Chinks in the Malaysian economic armour?
We have had nearly thirty "good" years since 1980 spending the "oil" money and pretending to the great. The real chink is that the "oil" money is gone, and populist policy of subsidising food and fuel is being removed - in the midst of probably one of the greatest economic turmoils of the century. So much for timing. This implicates the whole generation of politicians who went along with the merry-go-round.
Financially, we took the hit in the 1997-1998 financial crisis, from which we have not recovered. Indeed, danger looms still in the financial industry which has been quite happy to lend to consumers to buy stocks, cars and houses and a good time. But I think that the downside is limited, given that the industry has been recapitalised. I do not mean that the financial industry will not take a hit again - it is likely to, but not to the magnitude as in 1997-98 or what we see in the US and the rest of the developed world which has been relying on financial services for a living.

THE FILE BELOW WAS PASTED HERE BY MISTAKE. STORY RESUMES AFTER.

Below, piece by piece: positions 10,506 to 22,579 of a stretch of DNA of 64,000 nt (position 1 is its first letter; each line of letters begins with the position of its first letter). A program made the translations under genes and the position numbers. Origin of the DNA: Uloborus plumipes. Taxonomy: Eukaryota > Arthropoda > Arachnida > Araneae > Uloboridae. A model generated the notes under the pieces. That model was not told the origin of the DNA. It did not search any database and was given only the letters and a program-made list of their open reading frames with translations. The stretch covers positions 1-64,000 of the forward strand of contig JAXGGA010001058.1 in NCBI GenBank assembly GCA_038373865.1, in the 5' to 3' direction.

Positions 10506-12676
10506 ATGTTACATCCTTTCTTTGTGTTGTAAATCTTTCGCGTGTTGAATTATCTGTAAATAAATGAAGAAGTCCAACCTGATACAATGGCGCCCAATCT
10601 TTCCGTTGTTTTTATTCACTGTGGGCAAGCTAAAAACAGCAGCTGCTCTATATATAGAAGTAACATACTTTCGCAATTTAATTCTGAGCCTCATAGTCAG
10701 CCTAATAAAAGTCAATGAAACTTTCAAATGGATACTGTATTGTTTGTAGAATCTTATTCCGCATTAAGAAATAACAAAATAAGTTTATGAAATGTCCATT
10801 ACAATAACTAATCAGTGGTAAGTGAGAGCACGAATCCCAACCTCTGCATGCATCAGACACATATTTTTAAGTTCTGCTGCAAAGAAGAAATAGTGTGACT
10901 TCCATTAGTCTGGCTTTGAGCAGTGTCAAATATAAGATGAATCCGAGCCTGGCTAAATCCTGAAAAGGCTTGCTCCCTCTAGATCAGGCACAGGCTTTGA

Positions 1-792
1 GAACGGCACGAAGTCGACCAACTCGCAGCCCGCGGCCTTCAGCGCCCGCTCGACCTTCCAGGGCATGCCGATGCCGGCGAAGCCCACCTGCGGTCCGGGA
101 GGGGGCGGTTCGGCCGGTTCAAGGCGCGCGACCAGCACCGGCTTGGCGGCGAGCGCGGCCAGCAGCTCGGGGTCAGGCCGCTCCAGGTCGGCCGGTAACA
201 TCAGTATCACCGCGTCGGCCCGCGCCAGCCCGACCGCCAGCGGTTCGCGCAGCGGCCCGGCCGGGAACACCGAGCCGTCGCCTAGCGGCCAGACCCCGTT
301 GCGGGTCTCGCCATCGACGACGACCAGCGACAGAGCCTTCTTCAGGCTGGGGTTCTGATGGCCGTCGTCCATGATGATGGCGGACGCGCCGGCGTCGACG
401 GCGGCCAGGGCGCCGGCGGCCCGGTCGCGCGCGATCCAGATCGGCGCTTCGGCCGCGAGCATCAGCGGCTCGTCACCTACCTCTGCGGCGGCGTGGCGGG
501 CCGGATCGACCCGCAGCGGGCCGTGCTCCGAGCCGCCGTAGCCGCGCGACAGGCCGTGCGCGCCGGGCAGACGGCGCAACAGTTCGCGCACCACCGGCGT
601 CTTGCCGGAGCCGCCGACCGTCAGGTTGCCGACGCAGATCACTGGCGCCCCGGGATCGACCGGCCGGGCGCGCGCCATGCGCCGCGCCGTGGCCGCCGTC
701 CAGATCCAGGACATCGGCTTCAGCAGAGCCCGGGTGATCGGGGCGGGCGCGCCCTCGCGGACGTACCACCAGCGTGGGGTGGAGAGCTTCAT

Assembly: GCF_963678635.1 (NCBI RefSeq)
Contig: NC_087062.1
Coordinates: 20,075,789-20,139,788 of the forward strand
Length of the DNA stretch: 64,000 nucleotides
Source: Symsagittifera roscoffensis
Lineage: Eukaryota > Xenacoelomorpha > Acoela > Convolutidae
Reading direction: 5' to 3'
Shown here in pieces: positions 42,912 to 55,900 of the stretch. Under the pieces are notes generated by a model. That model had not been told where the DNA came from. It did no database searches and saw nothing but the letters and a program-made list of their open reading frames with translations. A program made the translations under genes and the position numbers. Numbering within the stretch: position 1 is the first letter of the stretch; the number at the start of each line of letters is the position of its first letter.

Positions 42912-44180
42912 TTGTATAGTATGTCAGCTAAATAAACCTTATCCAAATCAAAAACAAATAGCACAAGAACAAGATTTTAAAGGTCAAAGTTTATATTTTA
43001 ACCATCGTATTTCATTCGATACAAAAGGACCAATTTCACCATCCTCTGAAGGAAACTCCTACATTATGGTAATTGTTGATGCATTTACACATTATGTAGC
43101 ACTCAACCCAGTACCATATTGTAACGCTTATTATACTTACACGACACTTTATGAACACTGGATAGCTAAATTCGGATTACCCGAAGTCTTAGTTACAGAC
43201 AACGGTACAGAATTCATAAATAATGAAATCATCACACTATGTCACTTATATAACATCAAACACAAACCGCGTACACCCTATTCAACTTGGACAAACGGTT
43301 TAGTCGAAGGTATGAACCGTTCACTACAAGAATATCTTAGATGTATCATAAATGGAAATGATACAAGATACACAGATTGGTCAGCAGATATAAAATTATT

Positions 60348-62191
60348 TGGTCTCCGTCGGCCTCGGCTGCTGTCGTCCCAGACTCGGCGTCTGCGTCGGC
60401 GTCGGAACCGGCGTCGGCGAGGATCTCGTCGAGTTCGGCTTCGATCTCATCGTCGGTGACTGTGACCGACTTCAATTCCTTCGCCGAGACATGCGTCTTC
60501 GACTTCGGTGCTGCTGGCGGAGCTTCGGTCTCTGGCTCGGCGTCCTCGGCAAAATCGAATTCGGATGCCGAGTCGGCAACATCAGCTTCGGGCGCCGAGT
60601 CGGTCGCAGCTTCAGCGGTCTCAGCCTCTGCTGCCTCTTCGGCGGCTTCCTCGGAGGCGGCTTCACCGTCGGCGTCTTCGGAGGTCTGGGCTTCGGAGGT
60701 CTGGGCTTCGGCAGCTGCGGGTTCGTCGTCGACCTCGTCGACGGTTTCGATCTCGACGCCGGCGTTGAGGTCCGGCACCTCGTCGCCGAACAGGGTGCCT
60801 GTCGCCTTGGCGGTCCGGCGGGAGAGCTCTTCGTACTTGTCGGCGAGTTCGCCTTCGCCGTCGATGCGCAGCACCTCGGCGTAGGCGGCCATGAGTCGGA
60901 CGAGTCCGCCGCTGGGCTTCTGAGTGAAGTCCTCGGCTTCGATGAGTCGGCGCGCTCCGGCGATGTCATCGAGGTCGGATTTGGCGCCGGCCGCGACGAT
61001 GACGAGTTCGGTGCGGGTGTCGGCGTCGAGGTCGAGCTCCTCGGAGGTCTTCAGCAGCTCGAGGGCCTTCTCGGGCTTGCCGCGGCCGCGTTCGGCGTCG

Malaysia will also feel a similar effect from the credit crunch. The way the local stock market is mimicking the world markets being that the local economy has no real fundamentals on its own. It has similarly been floating on inflated real estate and the general "consumer'led" recovery of old. With the scare, property prices will deflate to its real value - which could be easily halved in some areas - and this will also remove the excuse for banks to lend without thinking.
Even if interest rates are not raised or credit rules tightened, banks may not be inclined to lend.
Without loan growth, the economy will easily be flat with the tip of its nose down - before it nosedives.
The real chink is in its loss of momentum - from an irrelevant economic structure.
The relevant structure is to refocus the economy on competing in the world market - not the generation of billionaires through mega projects.